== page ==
Department Seminar

The impact of emissions of isoprene in a chemistry climate model

Coupled chemistry-climate models are being increasingly used to tackle the problem of understanding the mechanisms for driving changes in past, present and future atmospheric composition. Given the computational overheads of running these types of models the chemical mechanisms which are used are often chosen for their speed of simulation.

Event Information
Event date and time: 
Wednesday, December 18, 2013 - 2:00pm - 3:00pm
Location: 
Croul Hall 3101
Speaker Information
Name: 
Alex Archibald
Affiliation: 
Centre for Atmospheric Science at Cambridge University
ESS Information
Holmes, Chris

Scenarios of 21st-century human access in a warming Arctic

Reduced Arctic sea ice continues to be a palpable signal of global change. Record lows in September sea ice extent from 2007-2013 have fueled speculation that trans-Arctic shipping routes may become physically viable in the 21st century. These physical changes combined with increased resource demand in East Asia have recast the Arctic as an international trade space facilitating export of resources and offering potential alternative pathways for global maritime trade.

Event Information
Event date and time: 
Wednesday, May 14, 2014 - 2:00pm - 3:00pm
Location: 
CH 3101
Speaker Information
Name: 
Scott Stephenson
Affiliation: 
UCLA
ESS Information
Davis, Steven

Ecoclimate Teleconnections: remote effects of the interactions between ecosystems and climate

In this talk I will show that large-scale afforestation in the northern mid latitudes warms the Northern Hemisphere and alters global circulation patterns in climate model experiments. An expansion of dark forests increases the absorption of solar energy and increases surface temperature, particularly in regions where the land surface is unable to compensate with latent heat flux due to water limitation.

Event Information
Event date and time: 
Wednesday, May 28, 2014 - 2:00pm - 3:00pm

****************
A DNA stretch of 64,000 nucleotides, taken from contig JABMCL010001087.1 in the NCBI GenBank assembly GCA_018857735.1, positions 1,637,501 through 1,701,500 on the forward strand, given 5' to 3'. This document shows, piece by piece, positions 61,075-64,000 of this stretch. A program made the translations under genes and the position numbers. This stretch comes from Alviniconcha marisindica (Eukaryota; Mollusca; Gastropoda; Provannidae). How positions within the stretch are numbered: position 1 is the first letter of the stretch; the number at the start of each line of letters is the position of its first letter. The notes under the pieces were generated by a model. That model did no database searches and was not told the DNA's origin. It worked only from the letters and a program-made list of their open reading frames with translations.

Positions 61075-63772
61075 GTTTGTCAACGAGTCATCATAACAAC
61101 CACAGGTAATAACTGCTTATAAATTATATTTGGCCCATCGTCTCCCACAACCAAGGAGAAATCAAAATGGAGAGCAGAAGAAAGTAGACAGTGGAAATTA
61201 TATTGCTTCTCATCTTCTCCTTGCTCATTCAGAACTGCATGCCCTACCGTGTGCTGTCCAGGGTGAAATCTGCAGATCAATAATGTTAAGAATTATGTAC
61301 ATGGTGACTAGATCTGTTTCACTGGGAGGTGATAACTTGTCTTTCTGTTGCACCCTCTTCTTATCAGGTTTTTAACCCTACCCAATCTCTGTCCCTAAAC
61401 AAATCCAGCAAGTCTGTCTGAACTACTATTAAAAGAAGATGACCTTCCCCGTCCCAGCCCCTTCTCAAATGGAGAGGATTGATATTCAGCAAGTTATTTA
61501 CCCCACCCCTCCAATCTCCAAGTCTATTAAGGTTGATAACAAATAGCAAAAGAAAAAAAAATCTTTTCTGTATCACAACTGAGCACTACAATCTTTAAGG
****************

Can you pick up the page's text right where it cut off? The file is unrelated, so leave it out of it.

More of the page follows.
Location: 
CH 3101
Speaker Information
Name: 
Abigail L. S. Swann
Title: 
Assistant Professor
Affiliation: 
Department of Atmospheric Sciences and Department of Biology, University of Washington
ESS Information
Randerson, Jim

Insight to past and future ENSO from Plio-Pleistocene nutrient dynamics

Models disagree about the average state of the tropical Pacific when subjected to enhanced greenhouse gas forcing and this uncertainty emphasizes the importance of reconstructing past variability in tropical Pacific climate, through episodes of known radiative forcing. Measurements of the modern and ice age tropical Pacific allow us to reconstruct the zonal gradient in nutrients over the past 4 million years—a gradient principally responding to upper ocean dynamics.

Event Information
Event date and time: 
Wednesday, March 19, 2014 - 2:00pm - 3:00pm
Location: 
Croul Hall 3101
Speaker Information
Name: 
Patrick A. Rafter
Title: 
Assistant Project Scientist
Affiliation: 
Department of Earth System Science, UC Irvine
ESS Information
Southon, John
Druffel, Ellen

Seminar Series: Urban flux measurements by eddy covariance

Urban flux measurements by eddy covariance
 
Erik Velasco
Singapore-MIT Alliance for Research and Technology
 
Event Information
Event date and time: 
Friday, June 13, 2014 - 2:00pm - 3:00pm
Location: 
Croul Hall 3101